So that was my one bit of sewing last year. Tomorrow: my one bit of sewing thus far this year, which was a rather… unusual… knitterly take on the same thing.

Fall Colours

I do miss my trees, most of all during fall. The season of turning leaves reminds me, every year, that there is no way to freeze a moment of perfection, no ownership of beauty, and all things are passing away. But up here, the warm seasons are all so short that I still have seasonal access to that heartbreaking sensation of fleeting joy. For example, this week it’s fall.

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Fall (I can’t get it straight whether it’s aujaq or ukiuksaaq – those words might have more to do with the movement of animals than what the landscape looks like, so I’m just going to call it “fall” for now) seems really busy. The weather is cooling, but it’s not cold, the summer rains are still over and the October gloom hasn’t totally set in yet. So there’s lots of “one last” trips, boating or camping.

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Much to the delight of us not-yet-hunters, all the things that grow on the tundra are ready to be harvested now, too. Berry-picking expeditions are the best. The girls and I have been out a couple times, and when we went out last week, I remembered my camera.

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This time we mostly found cranberries (above), and a few blueberries (below). They are smaller than their southern counterparts, maxing out at 3-4 mm in diameter, but just as tasty. I made blueberry muffins last week, and this week the cranberries went into our baked oatmeal, which was perfect. There are also crowberries (seedy and a little weird; last year I used them instead of currents in a quiche), cloudberries (which I have yet to find), and bearberries (which it turns out you don’t eat, though evidently they don’t kill you).

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Reason #1 that I did not bring back many berries this time.

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And the fall colors? (Excuse me: colours.) They’re all there. You just have to zoom in. There are no trees, but walking over the reds and oranges and purples and yellows makes me feel like I’m walking over the forests of a million fairies.

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Life finds a way: every streamlet is full of mosses and algaes. And therefore looks just as if fairies are hiding everywhere.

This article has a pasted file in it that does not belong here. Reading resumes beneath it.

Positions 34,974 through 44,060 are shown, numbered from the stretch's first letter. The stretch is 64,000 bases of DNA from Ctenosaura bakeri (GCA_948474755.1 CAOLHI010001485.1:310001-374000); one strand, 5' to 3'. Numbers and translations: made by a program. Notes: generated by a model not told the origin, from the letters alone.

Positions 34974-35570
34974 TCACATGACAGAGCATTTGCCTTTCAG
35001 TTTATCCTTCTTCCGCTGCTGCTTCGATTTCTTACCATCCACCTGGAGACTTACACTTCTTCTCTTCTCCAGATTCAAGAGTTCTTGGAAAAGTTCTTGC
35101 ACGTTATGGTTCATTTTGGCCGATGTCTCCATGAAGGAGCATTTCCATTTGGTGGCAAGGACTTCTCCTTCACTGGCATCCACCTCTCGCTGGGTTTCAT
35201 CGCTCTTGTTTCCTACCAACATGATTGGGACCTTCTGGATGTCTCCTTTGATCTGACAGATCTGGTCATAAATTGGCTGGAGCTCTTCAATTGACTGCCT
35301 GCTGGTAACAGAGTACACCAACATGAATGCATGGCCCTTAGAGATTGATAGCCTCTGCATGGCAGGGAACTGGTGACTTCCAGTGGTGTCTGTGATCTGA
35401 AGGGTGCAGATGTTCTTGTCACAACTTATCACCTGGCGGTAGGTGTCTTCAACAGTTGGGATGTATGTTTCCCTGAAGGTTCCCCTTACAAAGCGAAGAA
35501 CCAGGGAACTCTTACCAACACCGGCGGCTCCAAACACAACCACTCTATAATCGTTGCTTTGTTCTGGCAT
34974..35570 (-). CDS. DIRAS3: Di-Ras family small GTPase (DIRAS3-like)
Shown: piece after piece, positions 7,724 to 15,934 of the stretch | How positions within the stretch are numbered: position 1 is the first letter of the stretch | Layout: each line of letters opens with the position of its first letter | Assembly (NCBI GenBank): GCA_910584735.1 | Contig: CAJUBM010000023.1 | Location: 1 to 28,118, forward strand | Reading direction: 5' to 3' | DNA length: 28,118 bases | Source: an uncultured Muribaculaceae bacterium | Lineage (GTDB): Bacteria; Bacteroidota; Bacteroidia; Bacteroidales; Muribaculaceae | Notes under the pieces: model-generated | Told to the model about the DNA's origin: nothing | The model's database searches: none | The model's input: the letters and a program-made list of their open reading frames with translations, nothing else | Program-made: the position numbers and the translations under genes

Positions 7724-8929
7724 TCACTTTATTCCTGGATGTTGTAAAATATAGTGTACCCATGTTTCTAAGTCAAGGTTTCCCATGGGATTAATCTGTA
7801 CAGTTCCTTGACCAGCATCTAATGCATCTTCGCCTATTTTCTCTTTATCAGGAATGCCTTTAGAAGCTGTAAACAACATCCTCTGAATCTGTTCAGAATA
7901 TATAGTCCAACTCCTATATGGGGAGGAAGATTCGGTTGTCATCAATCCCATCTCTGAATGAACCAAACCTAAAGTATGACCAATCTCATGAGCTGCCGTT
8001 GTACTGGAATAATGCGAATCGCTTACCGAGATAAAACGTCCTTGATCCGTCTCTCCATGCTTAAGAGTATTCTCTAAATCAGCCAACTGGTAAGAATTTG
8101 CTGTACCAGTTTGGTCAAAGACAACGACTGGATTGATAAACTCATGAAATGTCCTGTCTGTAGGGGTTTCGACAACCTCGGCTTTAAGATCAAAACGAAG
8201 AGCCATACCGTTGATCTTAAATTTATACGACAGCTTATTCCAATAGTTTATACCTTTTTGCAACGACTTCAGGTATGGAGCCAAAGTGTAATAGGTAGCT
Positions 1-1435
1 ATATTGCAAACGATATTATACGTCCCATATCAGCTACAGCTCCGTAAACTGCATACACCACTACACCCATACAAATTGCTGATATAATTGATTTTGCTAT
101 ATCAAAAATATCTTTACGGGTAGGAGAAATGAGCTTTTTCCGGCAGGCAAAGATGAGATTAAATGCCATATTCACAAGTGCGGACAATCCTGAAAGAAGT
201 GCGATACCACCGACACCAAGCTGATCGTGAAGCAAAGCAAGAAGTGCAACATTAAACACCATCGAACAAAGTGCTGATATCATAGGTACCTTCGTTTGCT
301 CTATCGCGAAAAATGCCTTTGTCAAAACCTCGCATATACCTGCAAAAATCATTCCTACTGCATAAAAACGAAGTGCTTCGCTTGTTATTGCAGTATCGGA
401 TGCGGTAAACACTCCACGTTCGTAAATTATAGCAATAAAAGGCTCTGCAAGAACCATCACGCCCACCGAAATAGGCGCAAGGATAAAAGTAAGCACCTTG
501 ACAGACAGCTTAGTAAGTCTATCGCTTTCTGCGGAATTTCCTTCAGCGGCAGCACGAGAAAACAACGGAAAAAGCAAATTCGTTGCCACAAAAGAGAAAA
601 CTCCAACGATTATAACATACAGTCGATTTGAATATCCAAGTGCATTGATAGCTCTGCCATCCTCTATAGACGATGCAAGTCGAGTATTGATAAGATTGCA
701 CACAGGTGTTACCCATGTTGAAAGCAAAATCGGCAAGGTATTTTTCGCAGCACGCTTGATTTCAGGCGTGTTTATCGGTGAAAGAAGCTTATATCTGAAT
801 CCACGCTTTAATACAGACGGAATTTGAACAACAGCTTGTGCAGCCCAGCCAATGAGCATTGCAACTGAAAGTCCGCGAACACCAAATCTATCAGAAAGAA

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I’ve had to tweak these pictures significantly – partly because I have no idea what I’m doing with my SLR (still), so my pictures came out all washed out. But also, when you’re out there, so used to rocks and grey, the colors look so much brighter than an objective camera can record.

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Reason #2 I did not bring back many berries this time: Little Miss Intrepid left us berry-pickers behind and took off for the top of the mountain.

This was also a first outing for my mushroom bag. I finished it, what… two years ago? Searching for that link shows me it was almost three years ago. Wow. It was the first project in my knitted through Lord of the Rings via the patterns of Susan Pandorf, and it turned out rather skewed since I was not smart enough to felt my swatch. Most of my projects in this series have run into major problems: scarves too long or too short, yarn issues, etc. and the ones that have worked out are mostly too fancy to be practical or I’ve given them away. (Not a bad problem, that last.) It’s made me stop and think a lot more about my projects, take my time, think things through, rather than rushing through every experience so I can consume the next one. Life is like a box of chocolates, not a tube of Pringles. This is one of many experiences in the last several years that has massaged me in the direction of the former approach.

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Still, I hung onto that beautiful bag, slightly misshapen though it was, and last week it was just right to carry a camera case and berry containers. I’m so glad that I did. How little did I suspect, when I was blocking this piece, that its first outing would be on arctic tundra? That the little sample bags I knit to go with it would be adopted by the at-the-time baby, who would fill them with dried a’aasaaq flowers and arctic cotton?

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Life’s a funny old thing. I am impatient by nature, so I’m glad, in the end, when I’m forced to stop and pick the berries.

BrownSands and Ravellenic Gold

The race to the Olympic finish was something else. I paced myself carefully those last few days, pulling a couple very late nights to meet a benchmark for the day. The real risk, at the very end, was running out of dark brown. I had decided to do the full length on the bottom hem, hoping it would anchor the piece below all that green, and that meant I didn’t have enough for the shawl collar. That collar is something else – it looks really simple, but it’s this complicated layering of short rows. I changed those short rows on the fly, while incorporating buttonholes (the pattern has no buttons, and I wanted some). I eked out just enough rows to look like a solid collar to me before the brown ran out. That was dinnertime on Sunday. I had only the bindoff to go.

My critical error was one of time zones. The Ravellenics officially ended at midnight – but midnight Rio Time. That’s 11 p.m. EST. I had a relaxed after-dinner routine, and only realized my mistake when I sat down. It was 8:30, and I had two and a half hours.